The flight recorders were recovered from the aircraft intact and in good working order.  The flight data recorder, or FDR, revealed that the elapsed time from takeoff to the birdstrikes was a little over 1.5 minutes.  The time from the birdstrikes to touchdown in the water was about 3.5 minutes. The birds struck the aircraft at an altitude of about 2,750 feet.
 
Interviews with the three flight attendants revealed that the overall evacuation was orderly.  In general, they stated that they heard a thud or thuds and then the airplane became very quiet.  One noticed that the airplane was descending.  When they heard the captain call “brace for impact” they began to shout, “brace, brace, heads down, stay down.”  One forward flight attendant described the touchdown as very firm, and the aft flight attendant described the touchdown as violent.  None of them realized that the airplane was in the water until they looked out the windows. 
 
Several problems complicated the evacuation effort.  Cargo compartment structure had been pushed up through the floor of the rear of the airplane that resulted in an injury to the aft flight attendant.  The aft pressure bulkhead of the fuselage was also compromised and water began to enter the rear cabin area.  This water caused the fuselage to float tail down, and precluded the use of the two aft slide rafts.  In addition, one passenger opened one of the rear doors, and the aft flight attendant could not completely reclose the door during the evacuation.
 
The FDR revealed no anomalies in the operation of the two CFM56 engines during the accident flight up until the time the birds were ingested.  The engines were disassembled at the CFM factory in Cincinnati, Ohio.  Canada Goose remains, including feathers, were found in both engines. We could not determine the number of birds ingested.  The U.S. Department of Agriculture and the Smithsonian Institution assisted the Safety Board in these matters.  Both engines show soft body damage on compressor blades and some of the compressor blades are bent.  This bending was due to bird impact or impact with the water.  Two days before the accident, one engine experienced a compressor stall in flight.  Subsequent maintenance on that engine before the accident flight included the replacement of a temperature probe in accordance with approved procedures.  Maintenance tests following this replacement revealed no anomalies, and investigators have found no evidence to indicate that this earlier compressor stall was related to the accident 2 days later.  In addition, an examination of engine maintenance records revealed that the engines on the airplane complied with all FAA airworthiness directives and manufacturer advisory bulletins in effect at the time.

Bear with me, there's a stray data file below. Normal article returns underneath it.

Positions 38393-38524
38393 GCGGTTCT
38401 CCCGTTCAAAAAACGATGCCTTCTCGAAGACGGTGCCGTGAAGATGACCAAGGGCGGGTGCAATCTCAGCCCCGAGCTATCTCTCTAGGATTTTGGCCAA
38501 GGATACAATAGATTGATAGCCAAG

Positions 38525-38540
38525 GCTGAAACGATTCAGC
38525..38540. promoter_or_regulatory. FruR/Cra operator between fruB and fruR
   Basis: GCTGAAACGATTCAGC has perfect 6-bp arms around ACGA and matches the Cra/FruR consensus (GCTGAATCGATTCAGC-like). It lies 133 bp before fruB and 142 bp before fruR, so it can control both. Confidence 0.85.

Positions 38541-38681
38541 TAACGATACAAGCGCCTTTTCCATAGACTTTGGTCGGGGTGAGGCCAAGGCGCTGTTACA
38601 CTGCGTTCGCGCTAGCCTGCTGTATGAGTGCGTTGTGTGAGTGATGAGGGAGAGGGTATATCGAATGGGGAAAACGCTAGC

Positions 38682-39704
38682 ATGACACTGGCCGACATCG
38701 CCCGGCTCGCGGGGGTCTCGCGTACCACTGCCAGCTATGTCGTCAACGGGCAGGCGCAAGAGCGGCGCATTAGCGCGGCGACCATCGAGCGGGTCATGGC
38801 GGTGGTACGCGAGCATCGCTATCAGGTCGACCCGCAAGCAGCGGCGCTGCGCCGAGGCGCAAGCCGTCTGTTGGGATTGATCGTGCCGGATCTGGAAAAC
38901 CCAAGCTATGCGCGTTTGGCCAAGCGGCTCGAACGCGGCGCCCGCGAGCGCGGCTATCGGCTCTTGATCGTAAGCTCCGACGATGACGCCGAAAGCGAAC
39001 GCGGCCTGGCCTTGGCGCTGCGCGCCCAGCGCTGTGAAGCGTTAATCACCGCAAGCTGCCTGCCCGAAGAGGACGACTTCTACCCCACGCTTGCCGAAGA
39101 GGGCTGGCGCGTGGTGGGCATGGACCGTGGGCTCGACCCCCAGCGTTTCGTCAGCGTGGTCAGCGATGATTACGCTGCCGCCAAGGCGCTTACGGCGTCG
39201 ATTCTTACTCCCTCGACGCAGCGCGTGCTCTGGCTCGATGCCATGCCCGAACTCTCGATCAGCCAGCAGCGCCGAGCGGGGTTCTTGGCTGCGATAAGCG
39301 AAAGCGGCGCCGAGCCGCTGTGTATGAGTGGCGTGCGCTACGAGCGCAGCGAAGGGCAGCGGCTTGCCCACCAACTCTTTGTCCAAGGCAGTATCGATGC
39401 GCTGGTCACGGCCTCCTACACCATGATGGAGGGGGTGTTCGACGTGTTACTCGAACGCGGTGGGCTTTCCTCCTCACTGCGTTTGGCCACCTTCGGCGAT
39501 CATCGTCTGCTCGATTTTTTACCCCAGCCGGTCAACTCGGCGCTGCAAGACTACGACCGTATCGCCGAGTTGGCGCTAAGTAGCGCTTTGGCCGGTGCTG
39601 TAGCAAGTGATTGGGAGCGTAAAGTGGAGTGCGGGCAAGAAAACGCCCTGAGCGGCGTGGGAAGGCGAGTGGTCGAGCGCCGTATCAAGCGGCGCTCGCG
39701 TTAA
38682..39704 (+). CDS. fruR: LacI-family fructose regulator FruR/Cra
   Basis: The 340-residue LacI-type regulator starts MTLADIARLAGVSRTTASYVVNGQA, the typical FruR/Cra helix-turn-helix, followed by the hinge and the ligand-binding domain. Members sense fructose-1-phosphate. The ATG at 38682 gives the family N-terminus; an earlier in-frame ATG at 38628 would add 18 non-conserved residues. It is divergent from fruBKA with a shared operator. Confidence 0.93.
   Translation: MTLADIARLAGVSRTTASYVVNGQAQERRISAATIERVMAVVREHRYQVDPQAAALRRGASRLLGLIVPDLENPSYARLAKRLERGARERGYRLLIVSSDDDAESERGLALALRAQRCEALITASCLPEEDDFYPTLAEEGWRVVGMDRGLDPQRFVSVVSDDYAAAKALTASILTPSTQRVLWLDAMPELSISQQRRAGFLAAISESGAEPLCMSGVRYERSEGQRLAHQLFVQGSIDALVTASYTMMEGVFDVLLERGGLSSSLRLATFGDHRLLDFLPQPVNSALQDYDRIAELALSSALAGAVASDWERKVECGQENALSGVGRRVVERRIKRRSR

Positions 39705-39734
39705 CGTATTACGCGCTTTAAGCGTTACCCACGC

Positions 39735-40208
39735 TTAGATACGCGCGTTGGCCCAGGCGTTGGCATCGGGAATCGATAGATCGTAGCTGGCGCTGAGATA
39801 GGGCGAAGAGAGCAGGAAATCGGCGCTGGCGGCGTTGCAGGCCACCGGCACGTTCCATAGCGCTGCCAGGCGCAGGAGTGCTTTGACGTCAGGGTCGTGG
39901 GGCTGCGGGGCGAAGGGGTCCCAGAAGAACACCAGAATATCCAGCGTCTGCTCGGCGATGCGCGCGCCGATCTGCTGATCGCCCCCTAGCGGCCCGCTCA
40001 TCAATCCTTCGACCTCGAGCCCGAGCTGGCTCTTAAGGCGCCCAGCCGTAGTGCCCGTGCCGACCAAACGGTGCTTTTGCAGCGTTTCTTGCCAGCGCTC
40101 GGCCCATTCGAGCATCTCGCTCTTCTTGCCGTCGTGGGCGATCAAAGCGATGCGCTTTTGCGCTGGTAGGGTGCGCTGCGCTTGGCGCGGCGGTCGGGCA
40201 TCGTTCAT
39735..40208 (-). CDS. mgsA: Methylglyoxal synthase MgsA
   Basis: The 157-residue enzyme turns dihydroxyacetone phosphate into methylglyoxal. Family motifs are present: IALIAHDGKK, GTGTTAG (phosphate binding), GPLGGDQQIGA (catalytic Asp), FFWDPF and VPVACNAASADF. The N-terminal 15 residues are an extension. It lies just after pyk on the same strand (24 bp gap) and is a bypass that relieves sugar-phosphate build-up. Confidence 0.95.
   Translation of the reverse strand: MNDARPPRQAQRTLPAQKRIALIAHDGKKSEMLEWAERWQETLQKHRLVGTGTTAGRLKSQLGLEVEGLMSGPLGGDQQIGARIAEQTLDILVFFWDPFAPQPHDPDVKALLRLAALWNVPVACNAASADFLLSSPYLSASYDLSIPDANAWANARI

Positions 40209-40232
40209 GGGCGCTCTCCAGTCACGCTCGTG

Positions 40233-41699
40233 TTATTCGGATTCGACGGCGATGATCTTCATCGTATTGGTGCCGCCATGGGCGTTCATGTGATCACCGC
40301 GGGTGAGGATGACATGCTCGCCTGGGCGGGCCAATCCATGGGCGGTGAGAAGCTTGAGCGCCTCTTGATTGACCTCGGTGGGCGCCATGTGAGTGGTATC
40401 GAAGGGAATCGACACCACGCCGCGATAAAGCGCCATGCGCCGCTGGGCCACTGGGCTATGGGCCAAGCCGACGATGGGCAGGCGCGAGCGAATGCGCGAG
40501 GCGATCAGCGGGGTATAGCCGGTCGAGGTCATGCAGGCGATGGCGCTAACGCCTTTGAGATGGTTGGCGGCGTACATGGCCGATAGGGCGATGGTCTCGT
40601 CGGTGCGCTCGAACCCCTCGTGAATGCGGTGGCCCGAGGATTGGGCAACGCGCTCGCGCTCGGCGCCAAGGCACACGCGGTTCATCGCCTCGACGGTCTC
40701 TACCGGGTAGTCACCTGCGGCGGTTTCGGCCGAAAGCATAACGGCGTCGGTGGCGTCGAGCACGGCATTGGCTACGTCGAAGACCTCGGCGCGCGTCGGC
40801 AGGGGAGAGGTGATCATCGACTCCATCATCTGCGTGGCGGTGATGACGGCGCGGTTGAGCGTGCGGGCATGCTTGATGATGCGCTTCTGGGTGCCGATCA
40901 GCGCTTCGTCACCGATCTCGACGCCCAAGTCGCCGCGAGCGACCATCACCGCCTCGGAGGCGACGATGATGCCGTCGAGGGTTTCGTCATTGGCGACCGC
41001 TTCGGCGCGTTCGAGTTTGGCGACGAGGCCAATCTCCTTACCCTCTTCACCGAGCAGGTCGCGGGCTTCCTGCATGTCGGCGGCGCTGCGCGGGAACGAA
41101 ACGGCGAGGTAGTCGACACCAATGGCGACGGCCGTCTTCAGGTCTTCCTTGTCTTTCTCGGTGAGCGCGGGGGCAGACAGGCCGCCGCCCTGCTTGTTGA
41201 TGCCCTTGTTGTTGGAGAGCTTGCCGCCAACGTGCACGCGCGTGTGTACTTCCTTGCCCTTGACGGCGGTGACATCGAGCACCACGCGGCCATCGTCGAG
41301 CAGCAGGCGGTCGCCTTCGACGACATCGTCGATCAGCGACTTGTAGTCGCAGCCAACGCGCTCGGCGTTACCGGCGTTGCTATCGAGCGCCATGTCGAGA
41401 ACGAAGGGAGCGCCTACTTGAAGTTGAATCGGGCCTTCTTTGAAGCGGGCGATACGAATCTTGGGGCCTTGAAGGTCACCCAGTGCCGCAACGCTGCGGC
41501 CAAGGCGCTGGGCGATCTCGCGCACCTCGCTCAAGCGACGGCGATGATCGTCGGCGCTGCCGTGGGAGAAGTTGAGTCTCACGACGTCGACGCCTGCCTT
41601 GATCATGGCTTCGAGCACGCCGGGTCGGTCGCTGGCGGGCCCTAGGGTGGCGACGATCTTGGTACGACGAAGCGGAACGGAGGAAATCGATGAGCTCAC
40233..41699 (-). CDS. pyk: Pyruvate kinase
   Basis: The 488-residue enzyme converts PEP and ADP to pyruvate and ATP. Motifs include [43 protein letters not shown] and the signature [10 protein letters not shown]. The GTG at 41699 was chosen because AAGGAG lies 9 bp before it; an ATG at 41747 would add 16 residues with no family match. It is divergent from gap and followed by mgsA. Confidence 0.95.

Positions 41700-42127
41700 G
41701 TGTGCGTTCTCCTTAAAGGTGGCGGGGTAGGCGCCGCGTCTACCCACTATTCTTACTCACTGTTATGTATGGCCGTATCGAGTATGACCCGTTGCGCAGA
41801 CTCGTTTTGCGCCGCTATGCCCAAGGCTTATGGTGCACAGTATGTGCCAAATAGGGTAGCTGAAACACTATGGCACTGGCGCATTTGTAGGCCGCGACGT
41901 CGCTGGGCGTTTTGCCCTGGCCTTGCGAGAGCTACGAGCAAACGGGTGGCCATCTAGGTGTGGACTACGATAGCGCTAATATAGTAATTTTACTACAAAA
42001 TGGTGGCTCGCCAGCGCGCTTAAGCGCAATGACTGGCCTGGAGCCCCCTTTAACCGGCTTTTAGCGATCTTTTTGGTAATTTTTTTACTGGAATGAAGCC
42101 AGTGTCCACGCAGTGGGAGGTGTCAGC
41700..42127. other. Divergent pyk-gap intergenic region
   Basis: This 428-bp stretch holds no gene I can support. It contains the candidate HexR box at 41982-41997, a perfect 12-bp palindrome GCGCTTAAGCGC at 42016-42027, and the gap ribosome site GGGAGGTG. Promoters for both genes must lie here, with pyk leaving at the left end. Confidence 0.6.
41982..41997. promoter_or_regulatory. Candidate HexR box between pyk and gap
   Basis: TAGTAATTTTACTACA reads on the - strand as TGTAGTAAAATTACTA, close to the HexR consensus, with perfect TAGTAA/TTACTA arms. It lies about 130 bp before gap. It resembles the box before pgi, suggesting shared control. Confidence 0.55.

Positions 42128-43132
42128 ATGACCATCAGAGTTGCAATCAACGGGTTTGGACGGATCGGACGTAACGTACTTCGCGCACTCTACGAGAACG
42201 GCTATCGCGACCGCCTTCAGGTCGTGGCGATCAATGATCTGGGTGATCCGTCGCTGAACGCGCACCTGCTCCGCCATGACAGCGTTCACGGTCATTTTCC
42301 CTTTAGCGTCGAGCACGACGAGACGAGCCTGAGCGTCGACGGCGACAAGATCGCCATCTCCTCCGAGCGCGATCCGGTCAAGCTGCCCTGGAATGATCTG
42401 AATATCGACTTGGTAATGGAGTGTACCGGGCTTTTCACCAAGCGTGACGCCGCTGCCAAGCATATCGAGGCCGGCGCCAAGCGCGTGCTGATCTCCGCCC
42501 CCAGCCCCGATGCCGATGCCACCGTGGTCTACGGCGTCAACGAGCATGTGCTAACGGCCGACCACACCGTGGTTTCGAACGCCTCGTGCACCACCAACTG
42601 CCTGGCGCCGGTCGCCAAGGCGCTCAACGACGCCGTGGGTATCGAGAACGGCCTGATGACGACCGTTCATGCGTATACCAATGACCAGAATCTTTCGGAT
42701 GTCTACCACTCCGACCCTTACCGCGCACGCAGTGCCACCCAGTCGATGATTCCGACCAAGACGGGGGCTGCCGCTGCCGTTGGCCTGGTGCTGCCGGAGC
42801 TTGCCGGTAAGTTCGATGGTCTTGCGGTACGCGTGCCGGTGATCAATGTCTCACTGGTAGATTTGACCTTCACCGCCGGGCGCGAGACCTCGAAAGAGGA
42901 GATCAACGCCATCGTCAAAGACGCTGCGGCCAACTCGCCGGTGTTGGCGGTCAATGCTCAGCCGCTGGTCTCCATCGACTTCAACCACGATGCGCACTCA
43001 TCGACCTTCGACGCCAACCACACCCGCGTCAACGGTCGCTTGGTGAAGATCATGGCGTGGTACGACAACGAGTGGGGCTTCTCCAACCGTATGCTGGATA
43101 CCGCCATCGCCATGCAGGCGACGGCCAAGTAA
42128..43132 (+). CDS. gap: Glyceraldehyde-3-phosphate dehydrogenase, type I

An examination of the structure of the aircraft following the accident revealed severe damage to the underside of the rear fuselage, including the aforementioned compromised aft pressure bulkhead.  Further documentation and measurement of the damage will occur soon.  An examination of the aircraft systems revealed no anomalies associated with the flight controls.  The auxiliary power unit, located in the rear fuselage was hanging from the rear of the airplane by its generator cables.  The ram air turbine was found in its extended position.  The auxiliary power unit was started by the captain after the thrust loss to supply electrical and hydraulic power, and operated as anticipated.  The ram air turbine, designed to deploy automatically upon loss of critical electrical and/or hydraulic components, operated as designed.  An examination of the interior of the cabin revealed deployed oxygen masks over 8 rows of seats behind row 14, and windows missing or loose in 6 rows aft of row 19.